God is with us in Word and Sacrament

What are you giving up?

The tradition of giving something up for Lent has deep historical roots within the Christian faith. Dating back centuries, Lent has been observed as a period of reflection, repentance, and preparation leading up to Easter. The practice of self-denial during this season is linked to the 40 days Jesus spent fasting in the wilderness. Early Christians embraced the idea of sacrificing worldly comforts as a way to identify with Christ’s journey and demonstrate spiritual discipline. Over time, the concept evolved, with believers choosing to relinquish specific indulgences or habits. This act of self-sacrifice is intended not only to foster personal growth but also to create a tangible connection to the sacrificial nature of Jesus’ crucifixion. The items or habits given up vary widely, reflecting individual aspirations for spiritual renewal and a deeper connection to the faith.

While this tradition, which helps us embody a meaningful and intentional approach to observing Lent, continues to this day, let’s consider this. Giving something up was never the whole goal. The goal was to take something on to put in the place of what you have given up. As you consider what you’re giving up, here are a few ideas of what you can take up for your Lenten journey to the cross and empty tomb. Just as our Lord said, “Take up your cross, and follow me” (Matt 16:24–26).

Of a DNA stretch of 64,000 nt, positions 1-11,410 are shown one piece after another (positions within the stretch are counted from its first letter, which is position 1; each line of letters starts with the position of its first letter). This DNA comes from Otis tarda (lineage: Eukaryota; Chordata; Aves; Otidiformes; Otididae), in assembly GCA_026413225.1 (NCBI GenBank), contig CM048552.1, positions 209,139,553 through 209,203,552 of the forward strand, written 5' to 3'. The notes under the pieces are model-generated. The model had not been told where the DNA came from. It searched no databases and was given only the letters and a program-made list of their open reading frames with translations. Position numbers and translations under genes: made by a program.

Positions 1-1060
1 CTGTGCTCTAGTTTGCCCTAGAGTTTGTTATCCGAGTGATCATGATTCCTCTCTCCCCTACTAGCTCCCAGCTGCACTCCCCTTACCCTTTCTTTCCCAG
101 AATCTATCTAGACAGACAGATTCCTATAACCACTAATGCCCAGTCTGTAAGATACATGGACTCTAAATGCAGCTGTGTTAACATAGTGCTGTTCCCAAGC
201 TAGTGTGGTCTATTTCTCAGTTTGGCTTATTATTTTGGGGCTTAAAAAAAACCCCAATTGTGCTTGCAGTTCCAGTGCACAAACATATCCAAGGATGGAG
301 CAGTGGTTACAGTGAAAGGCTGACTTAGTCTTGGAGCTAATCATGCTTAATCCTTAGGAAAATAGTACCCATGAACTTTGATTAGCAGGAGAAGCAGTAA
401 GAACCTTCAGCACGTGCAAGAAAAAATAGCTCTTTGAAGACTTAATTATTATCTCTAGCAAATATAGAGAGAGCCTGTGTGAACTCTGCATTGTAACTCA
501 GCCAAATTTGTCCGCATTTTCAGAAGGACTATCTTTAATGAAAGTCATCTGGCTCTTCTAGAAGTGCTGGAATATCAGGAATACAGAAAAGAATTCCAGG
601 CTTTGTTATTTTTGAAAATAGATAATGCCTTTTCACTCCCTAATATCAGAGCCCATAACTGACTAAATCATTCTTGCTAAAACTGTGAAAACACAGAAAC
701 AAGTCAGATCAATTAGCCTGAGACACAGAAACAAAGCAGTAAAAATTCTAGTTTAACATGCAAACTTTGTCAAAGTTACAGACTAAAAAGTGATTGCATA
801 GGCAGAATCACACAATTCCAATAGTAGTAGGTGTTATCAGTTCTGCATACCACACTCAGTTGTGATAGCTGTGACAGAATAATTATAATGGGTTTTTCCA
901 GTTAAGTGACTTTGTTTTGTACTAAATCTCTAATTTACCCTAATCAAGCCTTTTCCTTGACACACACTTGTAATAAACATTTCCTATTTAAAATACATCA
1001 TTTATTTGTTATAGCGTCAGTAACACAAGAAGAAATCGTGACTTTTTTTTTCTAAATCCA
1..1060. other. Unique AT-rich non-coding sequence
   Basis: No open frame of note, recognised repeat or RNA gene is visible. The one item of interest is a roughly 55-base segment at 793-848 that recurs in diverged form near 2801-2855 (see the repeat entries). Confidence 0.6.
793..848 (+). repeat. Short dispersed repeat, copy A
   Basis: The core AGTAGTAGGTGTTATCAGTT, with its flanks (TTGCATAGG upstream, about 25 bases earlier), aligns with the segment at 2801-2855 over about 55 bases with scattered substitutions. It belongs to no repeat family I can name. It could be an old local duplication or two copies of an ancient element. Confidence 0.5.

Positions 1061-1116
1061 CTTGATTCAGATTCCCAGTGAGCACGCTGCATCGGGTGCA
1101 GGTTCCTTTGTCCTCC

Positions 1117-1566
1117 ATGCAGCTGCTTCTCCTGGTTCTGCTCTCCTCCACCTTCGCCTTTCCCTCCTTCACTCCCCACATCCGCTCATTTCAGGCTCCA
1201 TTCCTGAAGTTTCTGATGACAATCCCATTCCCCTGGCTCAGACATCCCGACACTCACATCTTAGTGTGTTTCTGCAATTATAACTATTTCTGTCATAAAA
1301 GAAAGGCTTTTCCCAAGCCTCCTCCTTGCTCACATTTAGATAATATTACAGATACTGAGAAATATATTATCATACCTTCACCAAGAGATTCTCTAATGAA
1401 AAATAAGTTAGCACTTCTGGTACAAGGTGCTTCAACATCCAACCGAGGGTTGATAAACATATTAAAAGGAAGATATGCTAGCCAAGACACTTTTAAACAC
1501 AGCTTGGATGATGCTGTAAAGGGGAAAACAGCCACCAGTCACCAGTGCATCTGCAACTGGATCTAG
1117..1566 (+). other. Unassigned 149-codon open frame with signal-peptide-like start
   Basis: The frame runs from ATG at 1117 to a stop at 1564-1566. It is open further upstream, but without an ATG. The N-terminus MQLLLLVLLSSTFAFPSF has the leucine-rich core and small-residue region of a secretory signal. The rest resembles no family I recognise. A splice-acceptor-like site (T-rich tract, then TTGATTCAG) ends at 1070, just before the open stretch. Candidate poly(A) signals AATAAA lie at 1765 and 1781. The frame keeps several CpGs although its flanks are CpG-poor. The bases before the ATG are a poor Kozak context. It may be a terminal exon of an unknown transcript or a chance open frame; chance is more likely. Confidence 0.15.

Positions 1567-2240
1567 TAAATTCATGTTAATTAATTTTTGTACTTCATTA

• Attend the Lenten Midweek services
  • Attend the morning Matins services
  • Attend Bible Class on Sunday morning
  • Attend Individual Confession & Absolution
  • Set a place and a time for Family Devotions (ask Pastor for ideas)
  • Set one night a week that you’re going to have a family dinner together
  • Pray before your meals
  • Pray for the people who sit near you in church
  • Sing the hymns during church
  • Commit to learn-by-heart a hymn this year
  • Commit to learn-by-heart a psalm this year
  • Commit to learn-by-heart (or relearn-by-heart) Martin Luther’s Small Catechism
  • Read a chapter of the Bible everyday
  • Read a Proverb a day for a month
  • Commit to reducing media consumption and replace it with reading a Psalm
  • Commit to writing a 1–2 sentence summary of your Bible reading for a month
  • Invite a member(s) of the congregation over to your house for dinner or coffee
  • Write down what you are thankful for each day for a month and pray in thanksgiving to God
  • Read the Martin Luther’s Large Catechism
  • Read The Augsburg Confession
  • Write a note of encouragement for a member of the congregation



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